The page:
Rex was convinced that the tree would puzzle me. Rachel thought I’d be able to work it out. Arriving at the terms of the bet had not been easy. How exactly was I to demonstrate my mastery of this cryptic plant?
“You ought to let it start at the top, and then it’s got an incentive to climb down,” said Lady Combe. Servants were ordered to fetch a ladder. She was delighted at the success of her party. “This is exciting. Is it always so much fun with you film folk?”
“Now then, Cheeta,” said Rachel, holding a pack of cigarettes very close to my face. “You see these Player’s? They’ll be waiting at the bottom for you. You understand? Yummy cigarettes. Don’t you dare let me down.”
“Darling, I’ve just had rather a splendid idea,” said Rex. “Why don’t we forget the money? If the monkey makes it you can sleep with Burton, if he’ll have you, and if it doesn’t, then I can divorce you but you have to promise not to kill yourself.”
“Getting windy, Rex?”
“Au contraire, my sweet. Let’s call it two thousand.”
“Oh dear,” said Lady Combe. “Is something the matter?”
“Yes,” said Rex. “Your cellar is atrocious.”
Rex and I had had a number of differences on set, but nothing you wouldn’t expect to see between a couple of stars pushing a script in different directions. Far from being the coward and sadist Rachel frequently described him as, Rex was, somewhere beneath the caustic exterior he had designed to conceal his vulnerabilities, a good man and a very special human being. Nonetheless I’d been upset to have every on of my off-the-cuff contributions vetoed. This interminable ‘Talk to the Animals’ song had already taken us a week. Perhaps I was a little rusty – I’d not worked in pictures for almost twenty years – but Rex had nixed every one of the backflips or handstands I’d been trying to liven it up with. So I was pretty keen to get this tree climbed. Plus I wanted the cigarettes – and, anyway, I wasn’t about to be outwitted by a tree.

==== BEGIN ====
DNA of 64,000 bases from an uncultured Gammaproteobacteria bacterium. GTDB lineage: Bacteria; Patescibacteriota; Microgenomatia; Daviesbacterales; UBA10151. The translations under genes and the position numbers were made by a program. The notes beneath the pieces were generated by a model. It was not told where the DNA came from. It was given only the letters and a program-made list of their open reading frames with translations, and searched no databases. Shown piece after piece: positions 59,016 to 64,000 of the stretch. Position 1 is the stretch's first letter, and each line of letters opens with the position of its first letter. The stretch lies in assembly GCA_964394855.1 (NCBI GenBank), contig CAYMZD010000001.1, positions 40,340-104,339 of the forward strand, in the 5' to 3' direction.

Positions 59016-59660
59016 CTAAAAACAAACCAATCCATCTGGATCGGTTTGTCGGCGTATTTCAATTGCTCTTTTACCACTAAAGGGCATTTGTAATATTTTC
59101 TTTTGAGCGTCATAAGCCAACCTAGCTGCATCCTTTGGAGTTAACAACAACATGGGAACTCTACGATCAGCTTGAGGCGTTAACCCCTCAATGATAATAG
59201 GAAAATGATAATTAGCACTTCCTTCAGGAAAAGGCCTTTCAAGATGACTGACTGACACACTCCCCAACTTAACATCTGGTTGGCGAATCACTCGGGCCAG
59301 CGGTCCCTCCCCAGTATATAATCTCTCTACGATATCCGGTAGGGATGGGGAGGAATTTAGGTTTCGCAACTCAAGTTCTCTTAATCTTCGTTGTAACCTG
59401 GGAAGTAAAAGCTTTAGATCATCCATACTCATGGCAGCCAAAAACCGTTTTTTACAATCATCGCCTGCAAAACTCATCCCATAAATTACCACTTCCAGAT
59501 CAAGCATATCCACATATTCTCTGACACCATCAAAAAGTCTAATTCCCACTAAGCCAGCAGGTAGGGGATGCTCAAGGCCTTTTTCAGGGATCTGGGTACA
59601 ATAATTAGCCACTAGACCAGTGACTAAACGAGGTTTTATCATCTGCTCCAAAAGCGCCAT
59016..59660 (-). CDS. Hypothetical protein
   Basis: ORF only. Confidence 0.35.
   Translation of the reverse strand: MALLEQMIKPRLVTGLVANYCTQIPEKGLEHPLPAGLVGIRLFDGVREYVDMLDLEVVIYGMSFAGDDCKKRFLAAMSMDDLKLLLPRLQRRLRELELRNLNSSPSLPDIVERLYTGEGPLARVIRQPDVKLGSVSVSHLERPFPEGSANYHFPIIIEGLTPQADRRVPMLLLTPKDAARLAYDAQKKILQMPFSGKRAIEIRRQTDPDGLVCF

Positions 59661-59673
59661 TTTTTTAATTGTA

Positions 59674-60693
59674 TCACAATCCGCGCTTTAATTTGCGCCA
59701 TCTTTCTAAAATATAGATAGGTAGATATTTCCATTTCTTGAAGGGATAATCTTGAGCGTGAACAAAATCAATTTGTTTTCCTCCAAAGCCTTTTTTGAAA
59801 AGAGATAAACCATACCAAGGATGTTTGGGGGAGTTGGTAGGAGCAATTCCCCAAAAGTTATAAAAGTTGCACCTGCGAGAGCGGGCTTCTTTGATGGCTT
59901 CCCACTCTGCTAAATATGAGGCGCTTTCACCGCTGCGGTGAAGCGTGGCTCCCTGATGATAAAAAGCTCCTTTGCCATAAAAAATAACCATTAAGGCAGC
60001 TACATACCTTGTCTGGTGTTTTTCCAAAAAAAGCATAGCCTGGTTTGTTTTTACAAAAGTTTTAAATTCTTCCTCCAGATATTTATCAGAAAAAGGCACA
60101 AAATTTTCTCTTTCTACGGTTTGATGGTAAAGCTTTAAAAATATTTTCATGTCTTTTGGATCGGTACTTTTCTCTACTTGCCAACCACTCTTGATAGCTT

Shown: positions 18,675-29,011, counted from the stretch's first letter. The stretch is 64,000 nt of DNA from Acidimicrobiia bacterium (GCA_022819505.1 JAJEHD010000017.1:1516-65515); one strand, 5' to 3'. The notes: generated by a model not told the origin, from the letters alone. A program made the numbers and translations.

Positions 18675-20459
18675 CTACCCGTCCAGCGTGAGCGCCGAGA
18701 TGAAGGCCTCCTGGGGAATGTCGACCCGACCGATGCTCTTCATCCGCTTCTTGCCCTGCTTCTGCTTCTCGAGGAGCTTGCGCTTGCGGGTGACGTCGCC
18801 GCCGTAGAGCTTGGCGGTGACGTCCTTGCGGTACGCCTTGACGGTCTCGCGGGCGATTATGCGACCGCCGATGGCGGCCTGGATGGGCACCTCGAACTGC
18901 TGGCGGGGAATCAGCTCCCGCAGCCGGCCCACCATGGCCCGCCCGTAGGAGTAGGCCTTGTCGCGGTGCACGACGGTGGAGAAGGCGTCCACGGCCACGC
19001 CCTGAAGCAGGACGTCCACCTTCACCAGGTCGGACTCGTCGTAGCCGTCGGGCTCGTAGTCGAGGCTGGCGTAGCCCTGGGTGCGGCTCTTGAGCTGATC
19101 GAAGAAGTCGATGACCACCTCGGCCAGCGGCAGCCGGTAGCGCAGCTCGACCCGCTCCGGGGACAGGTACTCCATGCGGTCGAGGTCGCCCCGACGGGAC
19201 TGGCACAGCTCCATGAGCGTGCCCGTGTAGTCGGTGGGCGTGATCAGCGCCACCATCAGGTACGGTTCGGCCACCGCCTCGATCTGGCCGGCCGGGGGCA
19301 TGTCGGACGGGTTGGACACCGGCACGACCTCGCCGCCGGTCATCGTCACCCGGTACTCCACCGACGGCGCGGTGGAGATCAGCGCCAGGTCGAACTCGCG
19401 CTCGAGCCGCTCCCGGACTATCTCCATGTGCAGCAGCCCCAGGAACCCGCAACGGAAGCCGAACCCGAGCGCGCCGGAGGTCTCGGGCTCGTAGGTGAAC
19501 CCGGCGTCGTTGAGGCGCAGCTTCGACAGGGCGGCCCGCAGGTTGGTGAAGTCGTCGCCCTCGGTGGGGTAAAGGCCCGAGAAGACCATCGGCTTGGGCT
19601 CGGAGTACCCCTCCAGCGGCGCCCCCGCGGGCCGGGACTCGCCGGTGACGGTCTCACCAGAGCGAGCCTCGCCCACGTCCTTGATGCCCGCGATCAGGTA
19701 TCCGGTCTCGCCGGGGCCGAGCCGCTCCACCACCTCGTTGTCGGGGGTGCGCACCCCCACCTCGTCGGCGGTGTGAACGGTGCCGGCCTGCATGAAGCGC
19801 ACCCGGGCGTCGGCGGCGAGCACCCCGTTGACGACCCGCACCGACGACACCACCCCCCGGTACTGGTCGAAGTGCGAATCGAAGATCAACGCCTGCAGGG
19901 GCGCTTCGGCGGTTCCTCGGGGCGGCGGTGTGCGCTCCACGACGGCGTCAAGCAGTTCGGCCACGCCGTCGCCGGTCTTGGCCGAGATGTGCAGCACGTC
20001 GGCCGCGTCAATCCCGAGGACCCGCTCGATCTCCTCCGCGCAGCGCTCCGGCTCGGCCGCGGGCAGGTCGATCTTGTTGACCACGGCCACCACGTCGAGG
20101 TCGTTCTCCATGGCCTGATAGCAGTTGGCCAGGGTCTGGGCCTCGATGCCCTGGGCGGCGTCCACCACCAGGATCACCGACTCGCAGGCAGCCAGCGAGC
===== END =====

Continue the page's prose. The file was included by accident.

But the French called them “monkey’s despair”. From a distance, each limb had appeared invitingly fuzzy, furred like a pipecleaner, or Rex’s arteries, but as soon as I grasped it I discovered that the thing was made entirely out of horrible spiky triangular leaves, more like scales. Unfortunately, Rachel had already ordered the ladder to be removed and I could do nothingbut cling to the crown of the tree, slapping my head with one hand and communicating via some screaming, which required little translation, that I was perfectly happy to let Rex have the money.
“Don’t make such a fuss, Cheeta! It’s just getting adjusted,” Rachel assured the little crowd, as I tried cautiously to inch down that torture-chamber of a tree for her. But it really was impossible. The French were right. The English name had led me to believe that the tree would be no more than some mildly diverting brain-teaser, the chimpanzee equivalent of the Sunday crossword – but was a ‘puzzle’ only in the sense that being violently assaulted by a plant is, yeah, a somewhat puzzling experience. Fucking typical English understatement.
In this and other anecdotes, Me Cheeta explores the gulf between human self-importance and the bemused observations of a patronised insider. In the process, it mocks the tone of Hollywood memoirs that purport to stand outside the hedonism they tacitly celebrate and participate in. You probably didn’t need encouragement to take the piss out of retired movie stars, but it’s at least fun to have it done from an original angle and with some verve. And if nothing else, it settles the age-old question of what the MGM lion was really saying when he roared his way through the famous logo:
“Get the fuck out of my fucking territory now or I’ll fucking rip you to fucking pieces.”
You can read another extract from the book at The Guardian website.
Want to see one of Cheeta’s paintings? Of course you do. You’re only human: